22. 22.
    Gurusamy N, Lekli I, Mukherjee S, Ray D, Ahsan MK, Gherghiceanu M, Popescu LM, Das DK. Cardioprotection by resveratrol: a novel mechanism via autophagy involving the mTORC2 pathway. Cardiovasc Res, 2010, 86: 103–112PubMedPubMedCentralCrossRefGoogle Scholar
  23. 23.
    Kanamori H, Takemura G, Goto K, Maruyama R, Ono K, Nagao K, Tsujimoto A, Ogino A, Takeyama T, Kawaguchi T, Watanabe T, Kawasaki M, Fujiwara T, Fujiwara H, Seishima M, Minatoguchi S. Autophagy limits acute myocardial infarction induced by permanent coronary artery occlusion. Am J Physiol Heart Circ Physiol, 2011, 300: H2261–2271PubMedCrossRefGoogle Scholar
  24. 24.
    Loos B, Genade S, Ellis B, Lochner A, Engelbrecht AM. At the core of survival: autophagy delays the onset of both apoptotic and necrotic cell death in a model of ischemic cell injury. Exp Cell Res, 2011, 317: 1437–1453PubMedCrossRefGoogle Scholar
  25. 25.
    Guo Z, Jiang H, Xu X, Duan W, Mattson MP. Leptin-mediated cell survival signaling in hippocampal neurons mediated by JAK STAT3 and mitochondrial stabilization. J Biol Chem, 2008, 283: 1754–1763PubMedCrossRefGoogle Scholar
  26. 26.
    Magarinos MP, Sanchez-Margalet V, Kotler M, Calvo JC, Varone CL. Leptin promotes cell proliferation and survival of trophoblastic cells. Biol Reprod, 2007, 76: 203–210PubMedCrossRefGoogle Scholar
  27. 27.
    Yu SW, Baek SH, Brennan RT, Bradley CJ, Park SK, Lee YS, Jun EJ, Lookingland KJ, Kim EK, Lee H, Goudreau JL, Kim SW. Autophagic death of adult hippocampal neural stem cells following insulin withdrawal. Stem Cells, 2008, 26: 2602–2610PubMedCrossRefGoogle Scholar
  28. 28.
    Carloni S, Buonocore G, Balduini W. Protective role of autophagy in neonatal hypoxia-ischemia induced brain injury. Neurobiol Dis, 2008, 32: 329–339PubMedCrossRefGoogle Scholar
  29. 29.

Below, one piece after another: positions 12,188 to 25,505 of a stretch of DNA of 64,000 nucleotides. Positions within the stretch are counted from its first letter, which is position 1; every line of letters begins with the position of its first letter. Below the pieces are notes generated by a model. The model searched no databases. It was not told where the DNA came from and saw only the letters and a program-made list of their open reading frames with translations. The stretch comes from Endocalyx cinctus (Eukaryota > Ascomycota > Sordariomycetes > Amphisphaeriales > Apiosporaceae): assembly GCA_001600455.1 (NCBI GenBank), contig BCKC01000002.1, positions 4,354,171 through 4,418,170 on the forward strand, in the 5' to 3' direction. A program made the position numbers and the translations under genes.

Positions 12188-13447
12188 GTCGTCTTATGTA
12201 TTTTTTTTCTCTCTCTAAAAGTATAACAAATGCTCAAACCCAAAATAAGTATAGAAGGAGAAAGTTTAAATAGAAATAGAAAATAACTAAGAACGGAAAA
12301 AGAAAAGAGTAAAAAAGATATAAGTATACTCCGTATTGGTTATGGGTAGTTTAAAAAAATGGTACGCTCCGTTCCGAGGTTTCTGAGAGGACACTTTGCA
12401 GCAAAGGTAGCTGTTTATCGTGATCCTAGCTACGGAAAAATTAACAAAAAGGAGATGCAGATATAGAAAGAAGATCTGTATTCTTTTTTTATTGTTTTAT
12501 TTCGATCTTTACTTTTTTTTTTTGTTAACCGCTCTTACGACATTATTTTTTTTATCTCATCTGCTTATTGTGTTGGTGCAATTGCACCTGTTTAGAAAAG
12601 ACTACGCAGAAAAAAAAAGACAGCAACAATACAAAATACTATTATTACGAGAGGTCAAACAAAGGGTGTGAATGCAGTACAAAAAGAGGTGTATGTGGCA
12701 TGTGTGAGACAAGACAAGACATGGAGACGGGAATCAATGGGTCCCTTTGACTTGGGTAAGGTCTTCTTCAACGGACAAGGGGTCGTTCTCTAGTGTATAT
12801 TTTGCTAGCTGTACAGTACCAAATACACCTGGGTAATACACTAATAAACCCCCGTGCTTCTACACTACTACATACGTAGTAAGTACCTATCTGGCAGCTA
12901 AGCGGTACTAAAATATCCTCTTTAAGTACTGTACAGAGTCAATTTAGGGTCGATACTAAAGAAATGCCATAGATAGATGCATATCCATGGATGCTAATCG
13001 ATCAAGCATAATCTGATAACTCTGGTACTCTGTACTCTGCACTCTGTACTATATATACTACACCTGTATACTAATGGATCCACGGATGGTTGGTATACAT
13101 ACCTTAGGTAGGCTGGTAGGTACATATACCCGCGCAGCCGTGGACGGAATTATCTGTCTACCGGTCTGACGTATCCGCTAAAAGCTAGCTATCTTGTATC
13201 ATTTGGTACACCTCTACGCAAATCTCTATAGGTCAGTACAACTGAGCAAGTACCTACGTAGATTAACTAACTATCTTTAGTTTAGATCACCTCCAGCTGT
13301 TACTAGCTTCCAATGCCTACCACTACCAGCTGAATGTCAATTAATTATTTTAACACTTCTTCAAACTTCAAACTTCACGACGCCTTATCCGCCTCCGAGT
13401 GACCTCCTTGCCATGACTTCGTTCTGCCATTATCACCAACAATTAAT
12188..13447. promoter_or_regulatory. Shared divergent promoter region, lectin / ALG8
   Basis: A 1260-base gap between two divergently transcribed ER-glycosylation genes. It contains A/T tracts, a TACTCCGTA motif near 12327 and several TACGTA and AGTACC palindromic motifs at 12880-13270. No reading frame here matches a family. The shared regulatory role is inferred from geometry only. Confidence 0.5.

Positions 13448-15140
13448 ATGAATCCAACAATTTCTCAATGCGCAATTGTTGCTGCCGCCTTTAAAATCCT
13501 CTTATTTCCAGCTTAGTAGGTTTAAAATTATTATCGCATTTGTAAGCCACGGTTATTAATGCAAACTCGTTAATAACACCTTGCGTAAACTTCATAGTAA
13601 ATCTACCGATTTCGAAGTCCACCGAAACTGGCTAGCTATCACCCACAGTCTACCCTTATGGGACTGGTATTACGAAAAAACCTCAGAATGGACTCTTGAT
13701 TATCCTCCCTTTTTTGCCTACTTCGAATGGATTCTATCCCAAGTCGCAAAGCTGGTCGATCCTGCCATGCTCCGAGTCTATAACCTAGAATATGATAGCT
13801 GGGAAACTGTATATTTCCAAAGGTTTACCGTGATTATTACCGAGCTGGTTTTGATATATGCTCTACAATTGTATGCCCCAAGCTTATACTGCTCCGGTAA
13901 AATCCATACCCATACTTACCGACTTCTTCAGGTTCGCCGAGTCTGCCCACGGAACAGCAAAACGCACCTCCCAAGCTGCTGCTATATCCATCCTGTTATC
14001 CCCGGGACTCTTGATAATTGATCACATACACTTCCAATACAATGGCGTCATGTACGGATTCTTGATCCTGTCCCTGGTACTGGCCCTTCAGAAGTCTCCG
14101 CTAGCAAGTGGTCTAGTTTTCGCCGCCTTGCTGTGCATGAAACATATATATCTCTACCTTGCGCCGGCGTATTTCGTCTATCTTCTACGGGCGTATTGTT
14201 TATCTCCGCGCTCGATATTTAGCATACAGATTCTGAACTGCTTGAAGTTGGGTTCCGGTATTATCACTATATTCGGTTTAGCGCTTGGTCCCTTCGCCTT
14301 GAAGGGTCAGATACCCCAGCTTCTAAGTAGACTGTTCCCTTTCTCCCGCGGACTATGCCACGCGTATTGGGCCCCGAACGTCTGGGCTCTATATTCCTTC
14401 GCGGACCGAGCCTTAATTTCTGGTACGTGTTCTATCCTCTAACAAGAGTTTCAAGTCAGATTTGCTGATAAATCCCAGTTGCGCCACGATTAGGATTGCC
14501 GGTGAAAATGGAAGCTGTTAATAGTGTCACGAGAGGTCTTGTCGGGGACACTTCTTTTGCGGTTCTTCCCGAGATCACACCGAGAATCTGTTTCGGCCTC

Yang Z, Klionsky DJ. Mammalian autophagy: core molecular machinery and signaling regulation. Curr Opin Cell Biol, 2010, 22: 124–131PubMedPubMedCentralCrossRefGoogle Scholar
  30. 30.
    Wang D, Chen J, Chen H, Duan Z, Xu Q, Wei M, Wang L, Zhong M. Leptin regulates proliferation and apoptosis of colorectal carcinoma through PI3K/Akt/mTOR signalling pathway. J Biosci, 2012, 37: 91–101PubMedCrossRefGoogle Scholar
  31. 31.
    Bates SH, Stearns WH, Dundon TA, Schubert M, Tso AW, Wang Y, Banks AS, Lavery HJ, Haq AK, Maratos-Flier E, Neel BG, Schwartz MW, Myers MG Jr. STAT3 signalling is required for leptin regulation of energy balance but not reproduction. Nature, 2003, 421: 856–859PubMedCrossRefGoogle Scholar
  32. 32.
    Huang F, Xiong X, Wang H, You S, Zeng H. Leptin-induced vascular smooth muscle cell proliferation via regulating cell cycle, activating ERK1/2 and NF-kappaB. Acta Biochim Biophys Sin (Shanghai), 2010, 42: 325–331CrossRefGoogle Scholar

Copyright information

© The Author(s) 2014

Authors and Affiliations

  • LiHan Wang
    • 1
  • XinYang Hu
    • 1
  • Wei Zhu
    • 1
  • Zhi Jiang
    • 1
  • Yu Zhou
    • 1
  • PanPan Chen
    • 1
  • JianAn Wang
    • 1
    Email author
  1. 1.Cardiovascular Key Lab of Zhejiang Province; the Second Affiliated Hospital, School of MedicineZhejiang UniversityHangzhouChina

Personalised recommendations